Disparity Through My Windows

2. Discuss some issue of personal, local, national, or international concern and its importance to you.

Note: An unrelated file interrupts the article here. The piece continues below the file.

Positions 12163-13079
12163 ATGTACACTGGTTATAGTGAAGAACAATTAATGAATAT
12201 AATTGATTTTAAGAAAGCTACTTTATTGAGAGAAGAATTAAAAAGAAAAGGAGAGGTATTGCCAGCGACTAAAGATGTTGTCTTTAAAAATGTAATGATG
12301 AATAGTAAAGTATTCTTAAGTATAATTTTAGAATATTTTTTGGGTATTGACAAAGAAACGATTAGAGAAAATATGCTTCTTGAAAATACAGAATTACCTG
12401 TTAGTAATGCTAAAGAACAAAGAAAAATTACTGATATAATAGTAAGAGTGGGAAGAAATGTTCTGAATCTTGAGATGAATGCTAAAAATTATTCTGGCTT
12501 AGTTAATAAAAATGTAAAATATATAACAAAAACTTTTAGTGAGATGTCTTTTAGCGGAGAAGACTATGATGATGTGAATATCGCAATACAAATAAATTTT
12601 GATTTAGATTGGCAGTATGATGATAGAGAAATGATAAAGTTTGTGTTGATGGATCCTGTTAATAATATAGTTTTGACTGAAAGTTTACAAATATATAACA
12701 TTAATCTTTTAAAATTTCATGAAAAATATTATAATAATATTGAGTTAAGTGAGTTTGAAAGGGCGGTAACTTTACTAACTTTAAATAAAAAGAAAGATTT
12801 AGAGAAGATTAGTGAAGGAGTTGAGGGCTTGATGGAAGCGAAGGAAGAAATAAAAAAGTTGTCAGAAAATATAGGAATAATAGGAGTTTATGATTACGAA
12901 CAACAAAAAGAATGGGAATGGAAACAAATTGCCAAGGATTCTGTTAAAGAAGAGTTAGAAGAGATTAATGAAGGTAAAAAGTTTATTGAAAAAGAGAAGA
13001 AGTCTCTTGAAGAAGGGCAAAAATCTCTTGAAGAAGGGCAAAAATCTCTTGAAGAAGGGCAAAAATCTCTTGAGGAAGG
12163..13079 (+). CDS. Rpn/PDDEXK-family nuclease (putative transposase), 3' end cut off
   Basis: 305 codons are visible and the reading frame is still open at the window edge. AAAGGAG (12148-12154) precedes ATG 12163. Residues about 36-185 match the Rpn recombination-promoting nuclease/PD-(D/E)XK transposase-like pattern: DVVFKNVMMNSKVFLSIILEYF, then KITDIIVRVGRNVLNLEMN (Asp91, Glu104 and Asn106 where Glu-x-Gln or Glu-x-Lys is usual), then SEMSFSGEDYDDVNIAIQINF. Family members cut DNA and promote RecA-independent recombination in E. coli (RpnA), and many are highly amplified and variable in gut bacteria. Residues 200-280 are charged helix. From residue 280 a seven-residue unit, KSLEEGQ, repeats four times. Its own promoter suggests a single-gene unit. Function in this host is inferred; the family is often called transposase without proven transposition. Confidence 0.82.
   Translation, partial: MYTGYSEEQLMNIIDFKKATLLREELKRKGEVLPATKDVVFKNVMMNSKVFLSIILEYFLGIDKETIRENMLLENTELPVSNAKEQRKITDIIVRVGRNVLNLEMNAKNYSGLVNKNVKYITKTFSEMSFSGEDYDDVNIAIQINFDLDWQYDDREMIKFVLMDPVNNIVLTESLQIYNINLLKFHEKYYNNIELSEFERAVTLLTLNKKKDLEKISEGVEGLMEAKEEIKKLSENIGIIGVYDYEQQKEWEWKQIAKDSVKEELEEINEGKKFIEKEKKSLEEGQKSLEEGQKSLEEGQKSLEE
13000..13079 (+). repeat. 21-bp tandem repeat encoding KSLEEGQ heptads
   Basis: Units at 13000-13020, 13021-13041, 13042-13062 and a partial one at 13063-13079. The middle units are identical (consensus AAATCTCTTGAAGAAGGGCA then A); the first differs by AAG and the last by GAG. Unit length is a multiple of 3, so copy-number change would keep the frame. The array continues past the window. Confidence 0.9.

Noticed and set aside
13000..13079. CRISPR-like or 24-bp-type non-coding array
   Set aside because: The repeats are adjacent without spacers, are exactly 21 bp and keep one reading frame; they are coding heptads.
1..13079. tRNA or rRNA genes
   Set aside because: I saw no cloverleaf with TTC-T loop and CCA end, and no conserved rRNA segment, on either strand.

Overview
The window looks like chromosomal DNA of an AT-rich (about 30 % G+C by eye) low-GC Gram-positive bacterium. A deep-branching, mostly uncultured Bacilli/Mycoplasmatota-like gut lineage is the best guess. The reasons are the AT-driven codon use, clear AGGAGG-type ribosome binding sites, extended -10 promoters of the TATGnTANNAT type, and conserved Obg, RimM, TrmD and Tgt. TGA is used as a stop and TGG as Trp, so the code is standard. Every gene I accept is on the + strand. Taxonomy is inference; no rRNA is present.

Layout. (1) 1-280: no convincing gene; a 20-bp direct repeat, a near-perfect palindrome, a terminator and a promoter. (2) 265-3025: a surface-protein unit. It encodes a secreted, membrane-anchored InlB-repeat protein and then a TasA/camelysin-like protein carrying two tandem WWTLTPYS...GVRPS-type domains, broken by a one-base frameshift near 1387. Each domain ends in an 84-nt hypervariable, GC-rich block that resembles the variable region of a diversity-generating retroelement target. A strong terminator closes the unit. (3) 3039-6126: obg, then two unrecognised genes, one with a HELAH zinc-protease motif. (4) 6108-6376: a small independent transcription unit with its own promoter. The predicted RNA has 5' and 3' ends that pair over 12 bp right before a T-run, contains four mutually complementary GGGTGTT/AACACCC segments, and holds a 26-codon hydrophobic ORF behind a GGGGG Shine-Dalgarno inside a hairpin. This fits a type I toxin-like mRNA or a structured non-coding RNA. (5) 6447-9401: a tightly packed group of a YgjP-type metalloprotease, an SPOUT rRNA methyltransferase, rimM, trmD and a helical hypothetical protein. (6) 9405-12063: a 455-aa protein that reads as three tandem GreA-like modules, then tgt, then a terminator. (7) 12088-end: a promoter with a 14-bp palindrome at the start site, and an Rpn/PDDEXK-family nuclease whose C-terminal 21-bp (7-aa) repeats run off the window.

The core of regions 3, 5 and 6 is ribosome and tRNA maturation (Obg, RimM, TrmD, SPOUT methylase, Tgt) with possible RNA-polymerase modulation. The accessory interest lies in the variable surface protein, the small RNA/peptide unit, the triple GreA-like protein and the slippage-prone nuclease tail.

The colors through the window become inconsequential, only the forms and their faces significant. Through the window of my hometown Kolkata, India I see a half naked child running around on the street. His face depicts childish levity and frolic but the swell of his belly betrays the daily struggle facing him. It speaks of abject poverty, of a hand to mouth existence where life constitutes begging or odd jobs to satisfy one’s basic physiological necessities. In contrariety, when I observe children of the same age in Singapore, the city where I have lived for the past 15 years, I see the same naïve smile, cherishing moments spent on one of his three pairs of roller blades. For me, this is one of the world’s biggest tragedies: unbearable starvation leads to death in one place and affluence necessitates the limitless squandering of money in another. In simple terms this is inequality, in economic terms, inequality of wealth and income distribution. The power of this term is in the fact that it highlights a multitude of underlying causes leading to this gap and the beauty of its solution is that it can be addressed at any level by absolutely anyone. Inequality in income distribution is taking place due to a number of reasons. On a global scale, it is taking place because of preferential terms of trade and multi-national companies exploiting wage differentials due to which developing countries are not paid what the good or labour would be worth in a developed country. Within a country, the capital is in the hands of the rich and when they utilize it, the profits benefit only the rich, thus, never alleviating the poor from there deplorable condition. Illiteracy is one of the major causes of inequal income distribution because without education it is very difficult for people working in the primary sector or performing blue collar labour to improve their standard of living. Inevitably, its solution would entail large scale governmental policies like progressive taxation and social benefits in addition to intervention by the WTO or IMF but every individual can play a part by simply donating small sums of money or uneaten food in their household to the soup kitchen. This situation manifests how every movement towards change starts from the grassroots level. Indeed, it is imperative that people understand this crisis and influence some redress because if an economic policies to encourage the same are implemented, they need to possess the support of the middle and affluent class.When recently elected U.S. president Barack Obama spoke about wealth distribution in his presidential campaign, I stood up from my couch and applauded this sentiment. In fact, if the divide lessens, a lot of related factors will change. Crime rate and poverty levels will reduce, and health care for the lower class will improve. Human rights have been integrated into the ideology of most countries as this is a basic pre-requisite for the development and advancement of the country. Using the same line of argument, do human rights not encompass the ‘right to life’ and ‘right to food’? The amalgamation between my cultural background and country of residence impels me to dwell on this problem and provide my contribution. When I volunteer at the Missionary of Charity Kolkata founded by Mother Teresa for a month every year, serving food and distributing clothes to the underprivileged gives me immense satisfaction.I do not deny that there are a number of causes for unequal income distribution but they have to be eradicated, one at a time. One day, when I go back to my hometown or to any other neighborhood where there had been relative or absolute poverty, I do not want to see the ache in the eyes of the poor that I see now; I wish to see satisfaction, well-sustained satisfaction.

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